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Mao Money, Mao Money

Written by Brian Hicks
Posted October 17, 2005

The first time I stepped into my hotel room in China, I didn't know why it was dark. Every room I had ever entered in an American hotel-at least ones that could legitimately be called "hotels"-had at least a table lamp lit to welcome me.

There was a small plastic piece mounted on the wall to my left that read "Insert key here for power."

I came back from my recent trip to China with a drive to take part in China's boom in whatever way I could. After studying the situation closely, I realized that even though Chinese businesses don't leave the lights on all night, they'll come up short in the end if they can't find their energy key when they need it.

In 2004, widespread power failures caused what I like to call the Chinese Energy Freakout. Since then we have seen Chinese leaders resolve to never again let the lights go out. They are investing in every possible solution they can, and roaming the world to lock down their fuel supply.

China has an unrelenting need for fuel. Its GDP is growing at 9 to 9.5 percent yearly, and per capita GDP is set to increase with government help, bringing prosperity to more and more Chinese.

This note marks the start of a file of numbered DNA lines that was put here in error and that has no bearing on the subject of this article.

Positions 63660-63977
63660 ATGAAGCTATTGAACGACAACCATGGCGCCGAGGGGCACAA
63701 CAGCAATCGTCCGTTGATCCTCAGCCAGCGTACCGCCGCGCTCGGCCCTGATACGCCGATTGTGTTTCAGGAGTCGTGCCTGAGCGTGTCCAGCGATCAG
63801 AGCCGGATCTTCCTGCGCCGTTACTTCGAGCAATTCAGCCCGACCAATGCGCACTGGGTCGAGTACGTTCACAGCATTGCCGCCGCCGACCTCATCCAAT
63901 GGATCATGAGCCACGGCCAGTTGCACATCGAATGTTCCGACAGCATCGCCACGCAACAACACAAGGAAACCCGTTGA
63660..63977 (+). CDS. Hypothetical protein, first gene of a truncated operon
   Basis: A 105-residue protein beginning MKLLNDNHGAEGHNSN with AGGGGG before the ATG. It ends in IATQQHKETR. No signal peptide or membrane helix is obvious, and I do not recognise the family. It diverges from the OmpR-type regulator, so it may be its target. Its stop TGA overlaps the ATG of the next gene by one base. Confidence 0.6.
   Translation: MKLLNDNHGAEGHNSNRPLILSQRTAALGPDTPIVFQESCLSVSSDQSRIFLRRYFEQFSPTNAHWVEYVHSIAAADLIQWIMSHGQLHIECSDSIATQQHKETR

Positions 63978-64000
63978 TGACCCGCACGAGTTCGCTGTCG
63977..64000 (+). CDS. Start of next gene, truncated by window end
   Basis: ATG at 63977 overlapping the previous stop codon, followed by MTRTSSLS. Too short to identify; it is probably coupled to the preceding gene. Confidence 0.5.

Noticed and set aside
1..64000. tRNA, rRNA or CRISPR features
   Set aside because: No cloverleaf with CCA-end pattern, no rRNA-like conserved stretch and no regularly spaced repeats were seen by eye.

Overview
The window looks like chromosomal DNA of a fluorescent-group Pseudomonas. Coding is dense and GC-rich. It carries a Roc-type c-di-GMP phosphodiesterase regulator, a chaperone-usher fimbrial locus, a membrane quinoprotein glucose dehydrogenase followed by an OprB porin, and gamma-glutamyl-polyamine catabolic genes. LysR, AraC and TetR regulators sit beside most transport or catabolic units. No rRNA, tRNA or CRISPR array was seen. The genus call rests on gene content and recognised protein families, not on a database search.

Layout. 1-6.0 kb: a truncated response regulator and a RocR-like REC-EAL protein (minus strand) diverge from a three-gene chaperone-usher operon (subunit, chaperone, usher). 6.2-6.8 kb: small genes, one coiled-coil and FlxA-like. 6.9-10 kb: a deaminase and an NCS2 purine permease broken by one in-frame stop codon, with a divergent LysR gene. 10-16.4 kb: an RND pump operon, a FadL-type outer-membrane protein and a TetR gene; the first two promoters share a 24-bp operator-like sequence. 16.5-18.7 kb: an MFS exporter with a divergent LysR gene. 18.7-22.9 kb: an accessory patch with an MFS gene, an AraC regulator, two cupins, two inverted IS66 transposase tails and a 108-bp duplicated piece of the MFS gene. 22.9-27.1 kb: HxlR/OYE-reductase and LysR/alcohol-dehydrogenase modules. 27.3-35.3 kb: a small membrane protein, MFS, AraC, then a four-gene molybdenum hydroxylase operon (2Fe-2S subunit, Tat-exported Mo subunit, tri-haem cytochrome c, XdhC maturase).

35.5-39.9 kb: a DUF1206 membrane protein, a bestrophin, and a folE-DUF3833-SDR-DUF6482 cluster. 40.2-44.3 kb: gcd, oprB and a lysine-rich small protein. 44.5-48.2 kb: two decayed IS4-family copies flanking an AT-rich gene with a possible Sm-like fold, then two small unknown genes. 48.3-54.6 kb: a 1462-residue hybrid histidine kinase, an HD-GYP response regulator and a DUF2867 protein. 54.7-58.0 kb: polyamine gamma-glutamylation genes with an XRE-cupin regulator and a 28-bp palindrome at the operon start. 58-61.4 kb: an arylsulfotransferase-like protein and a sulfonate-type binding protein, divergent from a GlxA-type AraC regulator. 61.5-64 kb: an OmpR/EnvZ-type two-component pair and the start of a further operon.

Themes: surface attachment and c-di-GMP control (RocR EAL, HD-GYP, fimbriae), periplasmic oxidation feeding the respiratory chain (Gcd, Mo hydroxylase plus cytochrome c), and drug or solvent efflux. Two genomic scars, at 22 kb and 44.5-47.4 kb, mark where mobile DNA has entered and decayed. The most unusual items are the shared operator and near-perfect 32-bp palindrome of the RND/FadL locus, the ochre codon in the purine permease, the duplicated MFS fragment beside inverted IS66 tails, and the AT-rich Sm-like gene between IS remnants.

Since 2001, every 1% rise in Chinese GDP has brought on more than 1% increase in energy consumption.

The Chinese economy appears to be unstoppable, and even if this trend flattens out somewhat, China will still be the world's economic pacesetter.

Brother, Can You Spare A Brick?

There's a saying floating around the bars and clubs of Shanghai: "The national bird is the crane, and not the one with feathers."

Visiting China is like seeing the world's largest construction site. And if you doubt that, check this out: The government plans to construct housing for 20 million people every year for the next 10 years.

Look left and you see a building rising. Look right and you see a building rising. Look up and, if you're lucky, you see the sky.

The 2008 Olympics will be held in Beijing. Guess what that means... Even more construction, even more demand for materials, and even greater attention drawn to China's meteoric rise.

Unlike the Greeks who could barely get their stadiums built in time for the Opening Ceremonies last year, the Chinese will not be caught with their pants down.

Foreigners smart enough to profit from China's discipline won't be caught with their pants down either.

Economist Ed Yardeni calls this China's "growth imperative." I call it the economic unleashing of 1.3 billion into the 21st Century.

The 21st Century Belongs to China

China has a game plan for the 21st Century. With apologies to the Project for a New American Century and those who would like to see the U.S. remain the only superpower, China may well leave us in their dust.